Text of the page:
Tuesday, August 26, 2014

Risking A Point of View

A good story is at the heart of drawing in readers, but the way that story is told can go a long way.  As writers, we need to find a way to communicate our stories in ways that are enjoyable to the public.  However, I wonder if we aren't sometimes too smart or creative for our own good.

A few of my novels are relayed in a different way than the rest.  Schism is done in a format that uses news stories and blogs throughout the book to tell the story in a way that hopefully appeals to its target demographic since most political junkies get their news from those sources.  Homecoming is told in the format of a journal where most of the action has already happened, and we're learning about it afterwards.

These methods have their appeal, and when done sparingly, they give a jolt to the public, further enticing them to try something different.  However, these storytelling techniques only work when they're a rare swerve from the norm and not the norm itself.  I think we risk pissing off or annoying our readers if we try to do something overly creative or hoity-toity with every foray, or even with most of them.  Sure, such things may make waves among those "in the know," but most of the public - you know...the folks that plop down money to buy our work and keep food on our table - finds this grating.  Remember, people have little patience or tolerance for arrogance, and doing something different too often comes off as if we're trying to prove we're smarter than everyone else.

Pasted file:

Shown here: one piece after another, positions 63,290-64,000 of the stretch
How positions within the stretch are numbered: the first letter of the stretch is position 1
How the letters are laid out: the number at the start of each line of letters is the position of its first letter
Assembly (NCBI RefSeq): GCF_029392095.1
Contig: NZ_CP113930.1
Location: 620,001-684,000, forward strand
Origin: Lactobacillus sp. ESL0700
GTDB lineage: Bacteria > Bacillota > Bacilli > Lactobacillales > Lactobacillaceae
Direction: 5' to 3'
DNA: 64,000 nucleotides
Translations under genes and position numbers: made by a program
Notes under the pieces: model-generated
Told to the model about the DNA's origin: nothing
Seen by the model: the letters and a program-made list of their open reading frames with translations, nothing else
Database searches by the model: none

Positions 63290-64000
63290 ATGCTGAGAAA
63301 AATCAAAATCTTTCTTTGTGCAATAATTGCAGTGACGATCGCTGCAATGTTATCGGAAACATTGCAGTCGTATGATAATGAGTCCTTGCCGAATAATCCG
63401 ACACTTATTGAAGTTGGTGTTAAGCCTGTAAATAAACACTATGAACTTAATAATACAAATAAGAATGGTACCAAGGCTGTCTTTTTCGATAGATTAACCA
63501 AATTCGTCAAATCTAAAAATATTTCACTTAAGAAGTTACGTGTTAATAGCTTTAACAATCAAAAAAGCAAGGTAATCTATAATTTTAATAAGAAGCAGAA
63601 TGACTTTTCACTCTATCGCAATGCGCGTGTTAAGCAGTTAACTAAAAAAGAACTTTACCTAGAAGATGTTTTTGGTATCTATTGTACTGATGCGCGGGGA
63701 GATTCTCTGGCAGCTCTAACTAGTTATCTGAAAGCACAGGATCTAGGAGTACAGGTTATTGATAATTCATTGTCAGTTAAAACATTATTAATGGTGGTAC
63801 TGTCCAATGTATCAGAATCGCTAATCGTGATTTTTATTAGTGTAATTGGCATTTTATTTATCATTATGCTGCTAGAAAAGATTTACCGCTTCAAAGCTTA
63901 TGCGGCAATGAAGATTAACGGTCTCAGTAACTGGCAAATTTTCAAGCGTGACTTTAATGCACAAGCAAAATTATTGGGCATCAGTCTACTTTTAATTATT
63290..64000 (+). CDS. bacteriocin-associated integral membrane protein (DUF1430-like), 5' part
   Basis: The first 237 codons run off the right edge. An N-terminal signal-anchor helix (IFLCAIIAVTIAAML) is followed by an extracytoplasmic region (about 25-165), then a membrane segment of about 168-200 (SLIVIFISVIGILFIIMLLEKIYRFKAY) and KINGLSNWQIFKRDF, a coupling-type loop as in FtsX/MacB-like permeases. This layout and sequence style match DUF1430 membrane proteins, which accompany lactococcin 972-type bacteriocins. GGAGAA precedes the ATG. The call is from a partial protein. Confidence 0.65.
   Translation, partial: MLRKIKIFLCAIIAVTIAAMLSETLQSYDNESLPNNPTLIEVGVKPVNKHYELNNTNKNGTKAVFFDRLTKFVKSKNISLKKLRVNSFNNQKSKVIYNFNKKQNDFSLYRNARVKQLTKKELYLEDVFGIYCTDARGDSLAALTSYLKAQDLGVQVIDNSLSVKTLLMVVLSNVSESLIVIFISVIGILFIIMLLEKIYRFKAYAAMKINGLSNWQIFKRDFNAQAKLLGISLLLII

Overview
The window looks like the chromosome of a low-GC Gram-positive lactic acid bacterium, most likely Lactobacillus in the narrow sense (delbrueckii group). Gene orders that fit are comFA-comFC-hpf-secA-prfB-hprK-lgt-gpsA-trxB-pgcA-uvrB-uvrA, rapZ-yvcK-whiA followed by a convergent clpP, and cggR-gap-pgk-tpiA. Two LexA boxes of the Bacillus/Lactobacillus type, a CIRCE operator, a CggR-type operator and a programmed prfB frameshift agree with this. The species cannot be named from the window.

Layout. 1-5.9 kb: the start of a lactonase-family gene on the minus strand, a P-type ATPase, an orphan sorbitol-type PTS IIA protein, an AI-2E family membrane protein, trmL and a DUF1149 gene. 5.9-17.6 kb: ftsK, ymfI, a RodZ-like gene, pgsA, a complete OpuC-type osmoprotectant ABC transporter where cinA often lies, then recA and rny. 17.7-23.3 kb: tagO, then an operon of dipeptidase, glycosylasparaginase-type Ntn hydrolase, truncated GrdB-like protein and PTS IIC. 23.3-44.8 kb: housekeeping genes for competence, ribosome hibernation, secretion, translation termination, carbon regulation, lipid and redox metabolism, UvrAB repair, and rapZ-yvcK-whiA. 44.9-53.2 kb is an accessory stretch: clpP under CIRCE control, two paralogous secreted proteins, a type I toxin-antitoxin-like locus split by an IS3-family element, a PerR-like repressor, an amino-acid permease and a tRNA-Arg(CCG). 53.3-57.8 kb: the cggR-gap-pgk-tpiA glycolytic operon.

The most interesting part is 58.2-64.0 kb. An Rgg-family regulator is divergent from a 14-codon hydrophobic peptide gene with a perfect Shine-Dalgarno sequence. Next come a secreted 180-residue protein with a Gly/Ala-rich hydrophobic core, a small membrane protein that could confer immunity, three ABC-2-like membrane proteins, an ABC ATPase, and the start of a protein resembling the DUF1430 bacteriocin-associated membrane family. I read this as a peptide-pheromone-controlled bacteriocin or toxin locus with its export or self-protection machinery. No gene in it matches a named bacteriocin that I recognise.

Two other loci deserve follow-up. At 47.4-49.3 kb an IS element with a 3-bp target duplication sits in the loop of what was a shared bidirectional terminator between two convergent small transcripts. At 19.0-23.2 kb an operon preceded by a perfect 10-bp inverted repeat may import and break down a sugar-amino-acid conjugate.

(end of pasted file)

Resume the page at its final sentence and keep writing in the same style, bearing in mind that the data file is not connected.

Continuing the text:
This isn't to say that you shouldn't occasionally experiment with your storytelling, but rather to say that you need to find the right time and number of times to try it.  Look for the right story that requires that little extra oomph to get it to the next level.  Remember, readers also value the familiar, so usual storytelling techniques have great value.  And make sure that when you do something different, it's for both you and the reader, not just for you.  Otherwise your stuff will get passed around that authors' circle with approving nods...and no interest from the public.

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